Shopaholics Anonymous West Linn OR

Consciousness means not allowing yourself to shop as a way of trying to satisfy emotional needs. It means becoming aware of what triggers your shopping urges and genuinely acknowledging their consequences: financial, familial, at work, and with friends.

Adkins Randall, Sylvia
(503) 686-8409
1609 Willamette Falls Drive Suite 2
West Linn, OR

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Merle R Kovash, NCC
(503) 948-5473 
West Linn, OR

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McCoy, Lewis
(503) 936-3366
5695 Hood St
West Linn, OR

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NW Behavioral Healthcare Services
(503) 722-4470
18000 SE Webster Road
Gladstone, OR

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Bernard, Dan
(503) 827-0199
3701 Carman Drive
Lake Oswego, OR

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Tobin, Stephan
(503) 699-5534
19025 Nixon Ave
West Linn, OR

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Frankle, Wendy
(503) 869-1729
5695 Hood Street
West Linn, OR

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King, Richard
(503) 657-0683
PO Box 113
Marylhurst, OR

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Doppelt, Lee
(503) 697-0600
4550 Kruse Way Suite 225
Lake Oswego, OR

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Cogswell, Mimi
(503) 740-5742
714B Main St. Suite 201
Oregon City, OR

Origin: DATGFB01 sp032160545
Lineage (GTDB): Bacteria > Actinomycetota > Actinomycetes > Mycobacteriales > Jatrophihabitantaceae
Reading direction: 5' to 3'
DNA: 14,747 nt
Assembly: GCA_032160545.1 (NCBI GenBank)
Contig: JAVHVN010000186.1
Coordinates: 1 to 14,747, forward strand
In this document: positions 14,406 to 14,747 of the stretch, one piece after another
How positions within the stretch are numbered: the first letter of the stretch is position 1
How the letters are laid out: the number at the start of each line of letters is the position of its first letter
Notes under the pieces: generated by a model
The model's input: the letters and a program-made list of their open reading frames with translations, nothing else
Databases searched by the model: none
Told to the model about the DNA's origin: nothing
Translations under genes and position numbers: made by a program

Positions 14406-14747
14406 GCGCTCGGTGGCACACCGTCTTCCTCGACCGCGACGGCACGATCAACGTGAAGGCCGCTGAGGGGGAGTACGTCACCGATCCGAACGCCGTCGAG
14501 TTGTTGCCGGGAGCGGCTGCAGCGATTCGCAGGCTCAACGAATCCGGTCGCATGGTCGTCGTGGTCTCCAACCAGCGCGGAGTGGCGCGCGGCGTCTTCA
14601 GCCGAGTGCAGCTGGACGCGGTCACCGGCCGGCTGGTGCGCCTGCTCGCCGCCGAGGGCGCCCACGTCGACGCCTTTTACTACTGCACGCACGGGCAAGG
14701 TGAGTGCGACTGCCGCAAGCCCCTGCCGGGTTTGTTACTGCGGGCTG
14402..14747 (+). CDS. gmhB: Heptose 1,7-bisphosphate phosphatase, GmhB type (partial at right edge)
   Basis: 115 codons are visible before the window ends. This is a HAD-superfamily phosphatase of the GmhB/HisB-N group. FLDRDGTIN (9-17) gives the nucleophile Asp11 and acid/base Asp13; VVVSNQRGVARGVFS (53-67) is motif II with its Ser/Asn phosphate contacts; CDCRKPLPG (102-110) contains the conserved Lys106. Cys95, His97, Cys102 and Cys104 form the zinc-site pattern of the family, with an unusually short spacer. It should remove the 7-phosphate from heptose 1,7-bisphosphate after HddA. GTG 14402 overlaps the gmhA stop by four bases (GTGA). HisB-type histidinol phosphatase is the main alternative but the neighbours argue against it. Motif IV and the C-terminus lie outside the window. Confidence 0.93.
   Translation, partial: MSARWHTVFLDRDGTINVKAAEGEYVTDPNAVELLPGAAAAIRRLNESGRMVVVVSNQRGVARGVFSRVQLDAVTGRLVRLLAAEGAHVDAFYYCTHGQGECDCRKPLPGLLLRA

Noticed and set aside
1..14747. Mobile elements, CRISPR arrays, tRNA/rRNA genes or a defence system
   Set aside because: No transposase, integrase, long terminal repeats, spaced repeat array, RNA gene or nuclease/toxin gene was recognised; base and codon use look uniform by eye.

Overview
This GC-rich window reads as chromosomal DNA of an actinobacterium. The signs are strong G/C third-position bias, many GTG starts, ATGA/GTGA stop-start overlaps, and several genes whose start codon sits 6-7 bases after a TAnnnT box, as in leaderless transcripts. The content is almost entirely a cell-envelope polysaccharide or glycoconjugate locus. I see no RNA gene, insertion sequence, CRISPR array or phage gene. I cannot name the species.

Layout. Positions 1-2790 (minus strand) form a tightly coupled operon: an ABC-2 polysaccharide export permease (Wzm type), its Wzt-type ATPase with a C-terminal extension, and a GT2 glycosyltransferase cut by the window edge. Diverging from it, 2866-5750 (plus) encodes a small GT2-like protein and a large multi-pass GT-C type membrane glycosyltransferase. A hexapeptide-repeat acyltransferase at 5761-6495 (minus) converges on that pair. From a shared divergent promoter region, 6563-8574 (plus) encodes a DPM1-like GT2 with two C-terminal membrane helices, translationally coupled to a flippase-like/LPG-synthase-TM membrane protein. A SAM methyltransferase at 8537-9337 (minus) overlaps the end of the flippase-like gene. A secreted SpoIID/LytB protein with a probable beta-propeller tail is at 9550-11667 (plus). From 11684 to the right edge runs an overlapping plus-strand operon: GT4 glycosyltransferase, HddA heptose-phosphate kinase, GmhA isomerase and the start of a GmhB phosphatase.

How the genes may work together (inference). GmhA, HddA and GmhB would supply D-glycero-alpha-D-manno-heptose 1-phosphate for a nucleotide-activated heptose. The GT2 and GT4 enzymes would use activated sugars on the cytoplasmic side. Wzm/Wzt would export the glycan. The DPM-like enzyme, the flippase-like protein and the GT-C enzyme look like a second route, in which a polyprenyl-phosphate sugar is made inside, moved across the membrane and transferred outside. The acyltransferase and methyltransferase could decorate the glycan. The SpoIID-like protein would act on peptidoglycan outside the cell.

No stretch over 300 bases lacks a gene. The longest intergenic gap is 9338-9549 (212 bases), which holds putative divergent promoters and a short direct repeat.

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What's an Overshopper to Do?

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What’s An Overshopper To Do?

Dr. April Benson - 11/23/2009 5:28:00 PM

Consciousness is the watchword for problem shoppers, particularly as the holiday season approaches, and most particularly amidst all the over-optimistic talk of economic recovery. Consciousness means not allowing yourself to shop as a way of trying to satisfy emotional needs. It means becoming aware of what triggers your shopping urges and genuinely acknowledging their consequences: financial, familial, at work, and with friends. And it means distinguishing your wants from your needs, as well as recognizing that many of those wants have been foisted on you by a massive and highly sophisticated marketing machine, rarely with your best interests at heart.

Since retailers make much of their year’s profit over the holidays, expect to be bombarded with highly stimulating ads these next months. Given the deeply sluggish economy, sales will be tantalizing. What’s an overshopper to do? Keep it real. Make a plan. Decide on a reasonable amount you can spend, and then decide just how you’ll slice that pie. When you shop, keep in mind the repeated result of studies: “shared experiences . . . offer greater value than material buys. Pleasant memories don’t fade in the wash or go out of fashion” (Lee Eisenberg, http://www.parade.com/news/2009/10/25-why-shopping-is-good-again.html ).

And whatever you buy, be the driver; don’t be driven! Carry a card with these six questions and, before any purchase, answer them : 1. Why am I here? 2. How do I feel? 3. Do I need this? 4. What if I wait? 5. How will I pay for it? 6. Where will I put it? You’ll find a tear-out one in the back of my book, To Buy or Not to Buy: Why We Overshop and How to Stop. ( http://www.stoppingovershopping.com/to_buy_not_to_buy.htm ) Do this honestly—and every time—and you’re on the road to shopping sanity. Above all, don’t fall prey to the myth of product transformation. Though marketers have taught us to think otherwise, ...

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